In short, Trump is threatening to ignite a world trade war. Under the powers delegated to the president by Congress, he will have the legal authority to do it. But whether he will actually go ahead is far more doubtful. Without exception, mainstream economists warn that such a conflict would inflict grievous damage on the US economy.
For example, slapping punitive tariffs on imports from China would simply push up the prices of the consumer goods purchased by Trump voters, eroding their real incomes. Worse, China would immediately turn around and impose countervailing tariffs on US exports in a move that would hammer US corporations. The net result would be higher US prices and weaker US consumption and investment, a combination that by one estimate could cost as many as five million US jobs.
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Seen in that light, although Trump looks set to tear up the TPP, it appears highly unlikely that he will ever follow through on his more extreme trade threats, such as his proposed tariff on Chinese imports. Instead they look more like the initial bargaining position of someone who regards himself as an expert negotiator and consummate dealmaker. That may be giving Trump rather too much of the benefit of the doubt, but there is little question that a tough negotiating stance could achieve a much better deal for US companies in China by opening up protected sectors of the Chinese economy and lowering barriers to inward investment.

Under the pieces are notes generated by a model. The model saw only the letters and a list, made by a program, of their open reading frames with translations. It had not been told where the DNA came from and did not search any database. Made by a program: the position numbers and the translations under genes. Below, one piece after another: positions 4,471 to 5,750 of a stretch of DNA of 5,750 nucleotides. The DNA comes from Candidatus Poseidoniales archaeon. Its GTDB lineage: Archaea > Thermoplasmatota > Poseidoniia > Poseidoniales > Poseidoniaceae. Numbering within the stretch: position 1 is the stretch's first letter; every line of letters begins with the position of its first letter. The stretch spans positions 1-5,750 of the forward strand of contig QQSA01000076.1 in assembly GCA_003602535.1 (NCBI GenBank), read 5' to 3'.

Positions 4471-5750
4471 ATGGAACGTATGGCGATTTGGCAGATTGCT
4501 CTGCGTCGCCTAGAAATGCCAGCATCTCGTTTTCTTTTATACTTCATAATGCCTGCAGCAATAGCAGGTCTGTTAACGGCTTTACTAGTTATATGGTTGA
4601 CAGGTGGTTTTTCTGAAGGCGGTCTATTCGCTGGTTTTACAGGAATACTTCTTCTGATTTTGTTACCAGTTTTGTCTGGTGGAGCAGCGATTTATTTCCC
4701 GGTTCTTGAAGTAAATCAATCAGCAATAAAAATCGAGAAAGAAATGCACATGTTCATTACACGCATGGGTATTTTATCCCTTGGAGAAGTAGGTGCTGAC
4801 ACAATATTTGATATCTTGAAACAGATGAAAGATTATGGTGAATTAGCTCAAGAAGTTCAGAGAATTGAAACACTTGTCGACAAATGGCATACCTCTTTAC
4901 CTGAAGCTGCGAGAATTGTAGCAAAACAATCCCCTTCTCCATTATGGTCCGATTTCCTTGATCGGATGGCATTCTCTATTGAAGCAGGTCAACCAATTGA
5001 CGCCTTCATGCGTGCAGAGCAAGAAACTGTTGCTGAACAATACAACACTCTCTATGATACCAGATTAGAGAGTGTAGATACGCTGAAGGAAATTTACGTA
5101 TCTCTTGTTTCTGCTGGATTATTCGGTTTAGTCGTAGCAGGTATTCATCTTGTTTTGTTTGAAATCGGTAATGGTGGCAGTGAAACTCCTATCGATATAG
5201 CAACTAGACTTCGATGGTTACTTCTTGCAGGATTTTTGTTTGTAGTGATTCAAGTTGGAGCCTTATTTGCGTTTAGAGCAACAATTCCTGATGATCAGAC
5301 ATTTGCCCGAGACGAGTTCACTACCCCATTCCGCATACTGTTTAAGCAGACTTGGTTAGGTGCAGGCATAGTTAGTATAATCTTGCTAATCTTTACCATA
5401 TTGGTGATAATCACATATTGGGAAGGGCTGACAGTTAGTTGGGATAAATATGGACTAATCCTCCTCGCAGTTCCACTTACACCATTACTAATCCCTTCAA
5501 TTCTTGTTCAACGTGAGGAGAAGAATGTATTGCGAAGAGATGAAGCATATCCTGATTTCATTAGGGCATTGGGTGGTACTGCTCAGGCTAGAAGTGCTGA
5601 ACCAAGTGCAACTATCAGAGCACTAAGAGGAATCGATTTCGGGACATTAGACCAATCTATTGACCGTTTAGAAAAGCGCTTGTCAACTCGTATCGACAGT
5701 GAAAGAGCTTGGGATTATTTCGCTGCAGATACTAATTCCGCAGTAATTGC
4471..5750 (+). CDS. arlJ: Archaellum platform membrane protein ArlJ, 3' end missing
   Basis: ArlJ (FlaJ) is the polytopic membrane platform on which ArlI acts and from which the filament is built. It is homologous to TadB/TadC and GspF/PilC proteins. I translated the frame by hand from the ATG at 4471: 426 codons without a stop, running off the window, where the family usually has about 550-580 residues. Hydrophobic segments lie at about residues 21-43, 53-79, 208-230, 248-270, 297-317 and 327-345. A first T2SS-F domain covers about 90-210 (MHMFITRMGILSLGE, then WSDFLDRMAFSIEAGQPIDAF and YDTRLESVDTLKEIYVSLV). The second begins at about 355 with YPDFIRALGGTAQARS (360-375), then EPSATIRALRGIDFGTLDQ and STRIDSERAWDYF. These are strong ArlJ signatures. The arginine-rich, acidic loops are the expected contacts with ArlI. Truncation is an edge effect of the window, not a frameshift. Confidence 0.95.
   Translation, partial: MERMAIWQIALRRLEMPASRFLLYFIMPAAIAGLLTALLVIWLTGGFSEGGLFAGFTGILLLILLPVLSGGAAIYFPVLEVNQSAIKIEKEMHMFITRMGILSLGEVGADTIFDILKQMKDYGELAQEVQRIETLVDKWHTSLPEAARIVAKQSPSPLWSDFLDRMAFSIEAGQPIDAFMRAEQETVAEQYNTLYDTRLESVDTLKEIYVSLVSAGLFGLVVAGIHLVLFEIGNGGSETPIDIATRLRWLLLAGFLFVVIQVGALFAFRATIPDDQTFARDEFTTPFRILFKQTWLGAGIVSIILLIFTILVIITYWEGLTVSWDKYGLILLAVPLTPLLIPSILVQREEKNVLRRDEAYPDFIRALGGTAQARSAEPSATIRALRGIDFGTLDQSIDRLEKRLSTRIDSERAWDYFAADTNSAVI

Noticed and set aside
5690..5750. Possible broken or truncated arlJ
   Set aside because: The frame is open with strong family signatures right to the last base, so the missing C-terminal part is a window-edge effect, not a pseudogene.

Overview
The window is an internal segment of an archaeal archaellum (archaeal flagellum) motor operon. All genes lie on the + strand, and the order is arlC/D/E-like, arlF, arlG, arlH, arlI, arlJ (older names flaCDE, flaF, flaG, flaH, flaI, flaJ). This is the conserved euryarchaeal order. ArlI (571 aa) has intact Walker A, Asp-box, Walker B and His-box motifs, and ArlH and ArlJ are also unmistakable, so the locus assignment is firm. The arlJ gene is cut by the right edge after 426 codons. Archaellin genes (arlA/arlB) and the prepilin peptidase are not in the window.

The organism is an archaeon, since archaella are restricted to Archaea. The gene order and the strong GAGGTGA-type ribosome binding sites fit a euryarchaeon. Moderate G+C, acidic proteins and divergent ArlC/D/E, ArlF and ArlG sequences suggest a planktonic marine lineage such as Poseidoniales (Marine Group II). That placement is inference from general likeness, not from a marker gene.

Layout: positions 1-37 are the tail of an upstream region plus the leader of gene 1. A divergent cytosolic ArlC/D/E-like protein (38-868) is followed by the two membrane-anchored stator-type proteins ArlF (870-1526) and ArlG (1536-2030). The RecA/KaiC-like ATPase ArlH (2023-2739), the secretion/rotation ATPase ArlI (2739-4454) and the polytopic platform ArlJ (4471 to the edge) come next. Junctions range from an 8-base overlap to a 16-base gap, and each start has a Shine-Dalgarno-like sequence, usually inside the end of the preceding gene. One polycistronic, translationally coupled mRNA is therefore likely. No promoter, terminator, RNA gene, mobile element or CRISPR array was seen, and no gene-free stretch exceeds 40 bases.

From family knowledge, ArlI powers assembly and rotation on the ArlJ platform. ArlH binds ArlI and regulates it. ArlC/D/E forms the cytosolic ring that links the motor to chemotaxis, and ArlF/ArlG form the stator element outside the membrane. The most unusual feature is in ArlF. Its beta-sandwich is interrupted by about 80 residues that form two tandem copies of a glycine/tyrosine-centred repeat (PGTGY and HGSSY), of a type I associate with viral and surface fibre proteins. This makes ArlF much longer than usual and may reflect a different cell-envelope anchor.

It is even possible that Beijing could react positively to such a transactional approach to bilateral relations. Trump has already signalled he has little time for grand strategies like the TPP and Barack Obama’s “pivot to Asia” – which China’s leaders saw as an attempt to contain their legitimate ambitions as a major regional power. Instead the president-elect appears ready to strike opportunistic deals that promise an identifiable near term pay-off with countries like China and Russia that previous administrations regarded as antagonists rather than business partners.
That would suit China, leaving Beijing to pursue its own brand of chequebook diplomacy around Asia, while the US remains engaged with the region, but on a more transactional, less paternalistic basis. That, of course, would be a major shift in the tectonic plates of Asia’s strategic relations, but the long term result could be less international friction, and more stability. Applied elsewhere in the world, such an approach to international relations could prove positive for the US as well, by ending American military overstretch.
Of course, Trump’s political opponents will condemn what they see as the loss of US influence around the world. But in the longer run, it is hard to believe any one else will regret it if Trump jettisons the interventionist stance of his predecessors – first George Bush in Iraq, then Obama in Libya and Syria – who appeared to believe they could make the world a better place by bombing it. For all Trump’s many failings, his professed distaste for international interventionism may yet prove to be no bad thing. ■
Tom Holland is a former SCMP staffer who has been writing about Asian affairs for more than 20 years